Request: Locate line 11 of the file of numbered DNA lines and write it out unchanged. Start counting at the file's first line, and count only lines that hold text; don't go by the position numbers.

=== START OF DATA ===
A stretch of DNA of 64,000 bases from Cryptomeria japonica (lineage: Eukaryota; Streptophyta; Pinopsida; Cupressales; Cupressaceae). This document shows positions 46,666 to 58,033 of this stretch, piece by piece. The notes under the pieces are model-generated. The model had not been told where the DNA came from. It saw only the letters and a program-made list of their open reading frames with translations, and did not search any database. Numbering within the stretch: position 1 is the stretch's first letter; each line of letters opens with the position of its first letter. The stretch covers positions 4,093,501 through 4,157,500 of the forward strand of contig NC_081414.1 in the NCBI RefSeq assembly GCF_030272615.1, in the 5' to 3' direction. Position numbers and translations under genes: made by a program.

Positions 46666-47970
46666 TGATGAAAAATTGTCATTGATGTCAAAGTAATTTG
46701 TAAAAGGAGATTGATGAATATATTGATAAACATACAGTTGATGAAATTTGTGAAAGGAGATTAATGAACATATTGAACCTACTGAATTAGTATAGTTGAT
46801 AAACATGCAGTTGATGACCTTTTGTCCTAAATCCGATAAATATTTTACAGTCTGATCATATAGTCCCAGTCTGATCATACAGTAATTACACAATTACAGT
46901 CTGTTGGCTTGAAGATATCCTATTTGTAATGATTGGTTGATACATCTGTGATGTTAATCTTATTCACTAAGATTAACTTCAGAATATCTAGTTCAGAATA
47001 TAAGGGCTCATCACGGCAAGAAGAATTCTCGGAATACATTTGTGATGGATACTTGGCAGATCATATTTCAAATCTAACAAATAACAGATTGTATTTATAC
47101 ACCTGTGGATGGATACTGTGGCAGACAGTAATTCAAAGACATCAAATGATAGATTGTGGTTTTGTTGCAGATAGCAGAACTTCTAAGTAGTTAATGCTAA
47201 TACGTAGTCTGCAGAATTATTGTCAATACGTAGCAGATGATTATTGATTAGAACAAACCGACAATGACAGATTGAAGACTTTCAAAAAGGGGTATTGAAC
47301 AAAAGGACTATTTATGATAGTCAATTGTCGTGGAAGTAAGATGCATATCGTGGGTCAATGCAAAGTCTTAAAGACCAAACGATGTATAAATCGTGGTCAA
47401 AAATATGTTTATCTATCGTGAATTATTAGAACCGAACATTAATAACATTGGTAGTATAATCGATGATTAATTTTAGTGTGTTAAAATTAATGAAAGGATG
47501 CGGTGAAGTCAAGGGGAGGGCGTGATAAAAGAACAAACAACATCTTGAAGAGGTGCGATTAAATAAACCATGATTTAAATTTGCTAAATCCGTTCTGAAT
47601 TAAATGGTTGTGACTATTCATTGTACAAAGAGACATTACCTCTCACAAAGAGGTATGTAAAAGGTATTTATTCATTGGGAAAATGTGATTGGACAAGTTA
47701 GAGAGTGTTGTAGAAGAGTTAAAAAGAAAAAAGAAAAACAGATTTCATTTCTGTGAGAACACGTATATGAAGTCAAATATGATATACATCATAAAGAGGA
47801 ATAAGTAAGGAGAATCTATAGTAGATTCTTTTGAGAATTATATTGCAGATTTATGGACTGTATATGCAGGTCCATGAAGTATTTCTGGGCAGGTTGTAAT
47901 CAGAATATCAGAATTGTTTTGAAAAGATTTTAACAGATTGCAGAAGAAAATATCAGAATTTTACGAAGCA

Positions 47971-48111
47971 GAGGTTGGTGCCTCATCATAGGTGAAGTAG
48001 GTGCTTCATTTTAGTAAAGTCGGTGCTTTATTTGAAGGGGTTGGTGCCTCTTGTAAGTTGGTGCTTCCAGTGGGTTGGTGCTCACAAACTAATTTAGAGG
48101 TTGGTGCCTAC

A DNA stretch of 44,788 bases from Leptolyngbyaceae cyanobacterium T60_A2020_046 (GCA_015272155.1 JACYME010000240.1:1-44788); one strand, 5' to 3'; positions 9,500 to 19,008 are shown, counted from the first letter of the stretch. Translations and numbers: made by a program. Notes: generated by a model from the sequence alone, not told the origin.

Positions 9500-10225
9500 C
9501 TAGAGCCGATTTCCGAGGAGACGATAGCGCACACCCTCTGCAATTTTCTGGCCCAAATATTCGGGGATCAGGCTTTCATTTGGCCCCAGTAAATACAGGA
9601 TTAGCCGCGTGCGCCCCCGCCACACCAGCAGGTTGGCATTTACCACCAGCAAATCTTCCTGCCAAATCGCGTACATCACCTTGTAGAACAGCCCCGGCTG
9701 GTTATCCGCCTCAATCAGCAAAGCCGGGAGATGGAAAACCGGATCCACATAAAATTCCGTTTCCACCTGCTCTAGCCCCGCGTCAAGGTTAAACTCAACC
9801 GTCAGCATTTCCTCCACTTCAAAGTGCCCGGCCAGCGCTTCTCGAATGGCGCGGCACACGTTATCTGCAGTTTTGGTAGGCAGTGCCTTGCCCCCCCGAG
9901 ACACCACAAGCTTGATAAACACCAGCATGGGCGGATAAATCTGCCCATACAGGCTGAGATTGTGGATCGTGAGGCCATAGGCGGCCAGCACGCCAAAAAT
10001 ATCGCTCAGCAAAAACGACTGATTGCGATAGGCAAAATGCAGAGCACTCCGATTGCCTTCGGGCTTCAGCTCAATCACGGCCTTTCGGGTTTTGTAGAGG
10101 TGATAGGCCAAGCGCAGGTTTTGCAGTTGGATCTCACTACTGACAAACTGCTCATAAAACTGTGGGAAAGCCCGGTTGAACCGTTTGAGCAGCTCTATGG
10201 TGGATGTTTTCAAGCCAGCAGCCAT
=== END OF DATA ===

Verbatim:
47401 AAATATGTTTATCTATCGTGAATTATTAGAACCGAACATTAATAACATTGGTAGTATAATCGATGATTAATTTTAGTGTGTTAAAATTAATGAAAGGATG